McCown unretires, agrees to deal with Eagles

Tannenbaum: Hoyer could be viable option for Eagles (0:53)

With Eagles backup QB Nate Sudfeld fracturing his non-throwing wrist, Mike Tannenbaum says that Patriots backup Brian Hoyer could be an option to replace him. (0:53)

Josh McCown, who announced his retirement this summer to spend more time with his family, is returning to play his 17th NFL season with the Philadelphia Eagles, the team announced Saturday.

A source said the Eagles are giving McCown a one-year deal that includes $2 million fully guaranteed and could be worth up to $5.4 million.

McCown, 40, was planning to be an ESPN analyst this season but had wanted to play and told the network that if the right opportunity came along, he would strongly consider it. Now it has.

He plans to resume his broadcasting career with ESPN after the season, a source said.

"Just organizationally, from the top-down, starting obviously with [owner] Mr. [Jeffery] Lurie and [general manager] Howie Roseman and [coach] Doug Pederson and just what they've built here. Throughout my career for the most part it's been in kind of start-up type situations where there's a new head coach or they're rebuilding, and that's kind of been my job to go in and kind of help with that type of stuff," McCown said Sunday.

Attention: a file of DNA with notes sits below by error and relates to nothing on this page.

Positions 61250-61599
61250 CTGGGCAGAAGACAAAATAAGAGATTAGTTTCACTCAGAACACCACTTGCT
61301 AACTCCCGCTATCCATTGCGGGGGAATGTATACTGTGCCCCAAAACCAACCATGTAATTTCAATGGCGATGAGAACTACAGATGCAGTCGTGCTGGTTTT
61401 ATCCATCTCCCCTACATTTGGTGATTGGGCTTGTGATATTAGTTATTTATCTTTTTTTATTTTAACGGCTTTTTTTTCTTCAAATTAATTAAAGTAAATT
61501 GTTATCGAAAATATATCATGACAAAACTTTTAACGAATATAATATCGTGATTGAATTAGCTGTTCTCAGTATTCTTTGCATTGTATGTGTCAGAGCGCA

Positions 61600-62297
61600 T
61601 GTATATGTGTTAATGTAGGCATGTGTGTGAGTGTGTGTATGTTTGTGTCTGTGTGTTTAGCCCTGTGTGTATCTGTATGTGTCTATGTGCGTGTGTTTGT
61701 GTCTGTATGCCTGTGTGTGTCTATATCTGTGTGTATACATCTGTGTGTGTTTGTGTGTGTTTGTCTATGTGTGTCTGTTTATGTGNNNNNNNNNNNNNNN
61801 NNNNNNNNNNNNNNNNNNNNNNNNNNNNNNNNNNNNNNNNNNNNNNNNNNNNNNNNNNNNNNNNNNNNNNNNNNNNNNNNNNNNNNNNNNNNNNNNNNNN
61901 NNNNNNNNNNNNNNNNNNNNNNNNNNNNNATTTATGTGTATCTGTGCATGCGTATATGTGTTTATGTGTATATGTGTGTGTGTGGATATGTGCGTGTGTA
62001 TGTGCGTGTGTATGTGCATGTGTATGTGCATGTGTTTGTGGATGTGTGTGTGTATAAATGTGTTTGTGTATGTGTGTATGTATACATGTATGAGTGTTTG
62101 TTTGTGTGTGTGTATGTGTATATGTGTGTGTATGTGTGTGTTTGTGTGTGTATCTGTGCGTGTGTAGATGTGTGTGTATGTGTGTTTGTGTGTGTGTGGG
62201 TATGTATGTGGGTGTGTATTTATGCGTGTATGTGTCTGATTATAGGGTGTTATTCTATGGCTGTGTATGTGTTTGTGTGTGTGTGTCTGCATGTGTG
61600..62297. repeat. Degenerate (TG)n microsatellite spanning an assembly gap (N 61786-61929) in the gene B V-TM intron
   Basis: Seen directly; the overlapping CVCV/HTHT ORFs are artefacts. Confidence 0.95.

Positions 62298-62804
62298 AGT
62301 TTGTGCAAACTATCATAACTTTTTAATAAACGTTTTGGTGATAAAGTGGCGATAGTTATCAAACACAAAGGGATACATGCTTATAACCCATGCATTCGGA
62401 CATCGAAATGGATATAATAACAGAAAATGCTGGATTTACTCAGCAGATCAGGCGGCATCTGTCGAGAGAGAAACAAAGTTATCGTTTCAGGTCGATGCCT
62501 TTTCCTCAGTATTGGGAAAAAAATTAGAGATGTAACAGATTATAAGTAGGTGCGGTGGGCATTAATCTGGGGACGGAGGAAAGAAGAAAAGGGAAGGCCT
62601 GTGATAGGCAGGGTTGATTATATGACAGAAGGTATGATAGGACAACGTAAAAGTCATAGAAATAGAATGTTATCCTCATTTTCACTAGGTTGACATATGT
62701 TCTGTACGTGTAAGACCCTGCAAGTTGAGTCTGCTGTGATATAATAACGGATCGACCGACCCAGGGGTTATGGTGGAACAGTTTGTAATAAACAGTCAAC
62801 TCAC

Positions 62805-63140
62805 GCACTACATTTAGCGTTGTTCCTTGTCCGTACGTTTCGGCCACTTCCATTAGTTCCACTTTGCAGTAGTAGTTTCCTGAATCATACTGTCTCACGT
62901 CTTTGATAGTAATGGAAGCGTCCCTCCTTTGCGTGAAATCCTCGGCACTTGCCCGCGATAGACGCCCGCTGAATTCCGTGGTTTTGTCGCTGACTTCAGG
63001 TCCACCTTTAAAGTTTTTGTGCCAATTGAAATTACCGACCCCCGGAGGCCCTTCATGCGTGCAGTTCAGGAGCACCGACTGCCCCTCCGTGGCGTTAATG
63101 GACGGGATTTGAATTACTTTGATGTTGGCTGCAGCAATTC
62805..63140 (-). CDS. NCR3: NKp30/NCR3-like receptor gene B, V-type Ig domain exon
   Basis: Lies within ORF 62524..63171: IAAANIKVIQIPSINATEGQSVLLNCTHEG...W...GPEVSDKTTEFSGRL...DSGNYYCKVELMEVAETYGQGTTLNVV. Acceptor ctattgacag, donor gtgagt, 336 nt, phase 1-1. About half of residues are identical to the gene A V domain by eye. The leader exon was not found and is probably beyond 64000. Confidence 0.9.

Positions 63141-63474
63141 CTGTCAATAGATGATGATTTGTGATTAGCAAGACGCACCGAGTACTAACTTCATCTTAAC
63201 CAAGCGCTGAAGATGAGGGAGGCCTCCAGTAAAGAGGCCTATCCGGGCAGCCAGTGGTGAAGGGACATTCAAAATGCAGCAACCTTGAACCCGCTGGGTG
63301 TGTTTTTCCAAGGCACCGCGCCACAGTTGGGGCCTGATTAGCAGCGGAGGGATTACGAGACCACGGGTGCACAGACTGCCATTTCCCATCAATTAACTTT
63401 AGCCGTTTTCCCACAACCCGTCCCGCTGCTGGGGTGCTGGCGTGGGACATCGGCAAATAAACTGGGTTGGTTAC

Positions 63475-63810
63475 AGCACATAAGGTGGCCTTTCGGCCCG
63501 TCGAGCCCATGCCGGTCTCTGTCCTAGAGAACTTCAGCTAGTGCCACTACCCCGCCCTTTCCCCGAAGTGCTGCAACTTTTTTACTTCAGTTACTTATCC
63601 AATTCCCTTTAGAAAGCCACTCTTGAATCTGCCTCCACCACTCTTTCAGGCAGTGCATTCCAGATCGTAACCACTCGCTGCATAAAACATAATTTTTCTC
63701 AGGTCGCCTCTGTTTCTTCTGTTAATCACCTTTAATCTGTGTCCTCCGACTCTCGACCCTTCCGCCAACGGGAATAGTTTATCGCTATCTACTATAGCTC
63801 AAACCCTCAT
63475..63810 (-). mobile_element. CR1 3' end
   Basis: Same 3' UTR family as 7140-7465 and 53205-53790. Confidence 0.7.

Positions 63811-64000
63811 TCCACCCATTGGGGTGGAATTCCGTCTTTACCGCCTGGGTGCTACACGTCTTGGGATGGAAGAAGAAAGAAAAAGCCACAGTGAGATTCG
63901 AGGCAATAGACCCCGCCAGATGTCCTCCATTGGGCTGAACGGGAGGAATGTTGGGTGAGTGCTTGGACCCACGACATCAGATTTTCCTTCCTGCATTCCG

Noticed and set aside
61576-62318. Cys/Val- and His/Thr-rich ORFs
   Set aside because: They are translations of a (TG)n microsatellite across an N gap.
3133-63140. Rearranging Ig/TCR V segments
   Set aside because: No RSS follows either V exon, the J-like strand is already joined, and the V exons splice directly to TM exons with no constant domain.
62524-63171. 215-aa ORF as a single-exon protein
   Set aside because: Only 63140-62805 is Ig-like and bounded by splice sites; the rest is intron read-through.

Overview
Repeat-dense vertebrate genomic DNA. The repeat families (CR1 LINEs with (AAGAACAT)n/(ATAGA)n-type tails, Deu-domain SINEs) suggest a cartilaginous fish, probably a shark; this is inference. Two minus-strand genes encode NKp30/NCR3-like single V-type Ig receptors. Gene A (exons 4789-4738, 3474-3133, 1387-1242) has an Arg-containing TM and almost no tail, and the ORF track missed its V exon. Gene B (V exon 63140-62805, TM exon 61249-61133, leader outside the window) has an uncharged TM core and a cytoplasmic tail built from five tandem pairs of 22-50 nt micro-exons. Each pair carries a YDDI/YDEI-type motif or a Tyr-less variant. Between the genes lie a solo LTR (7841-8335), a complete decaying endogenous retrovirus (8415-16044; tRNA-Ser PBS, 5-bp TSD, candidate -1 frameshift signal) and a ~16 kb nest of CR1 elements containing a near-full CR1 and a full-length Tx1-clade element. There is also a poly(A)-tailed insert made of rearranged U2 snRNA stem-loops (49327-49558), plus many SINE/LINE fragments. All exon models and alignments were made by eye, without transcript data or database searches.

"So to have an opportunity to kind of come to a place where they've had success obviously, recent success, and win a championship, and be a part of that, it was hard to stay away from."

The Eagles have lost two quarterbacks this preseason -- Cody Kessler to a concussion this week and Nate Sudfeld to a broken bone on his left wrist last week -- but Philadelphia was interested in McCown even before then.

McCown was coaching his two sons (ninth- and 10th-graders) at Myers Park High School in Charlotte, North Carolina. Asked Sunday what kind of shape he is in, McCown said, "we'll find out."

"No, I feel good. I was running, coaching high school football, on the field and playing hoops and trying to stay active," he said. "I'm not really somebody who likes to sit still. Hopefully that won't be too big of a transition. Obviously, playing professional football is different and I wasn't necessarily training for that, but at the same time, still pretty active, so it shouldn't be a problem."

Philadelphia will be McCown's 11th NFL team and first NFC East team. He spent the past two seasons with the New York Jets, going 5-11 as a starter while throwing 19 touchdowns and 13 interceptions overall.

The Eagles expect Sudfeld, who received a second-round tender during the offseason, to return this season.

The well-traveled McCown is one of seven players in NFL history to attempt a pass for seven different teams. He and Ryan Fitzpatrick of the Miami Dolphins are the only active players on the list, and each has the opportunity this season to be the first QB to throw a pass for eight different teams.

ESPN's Tim McManus contributed to this report.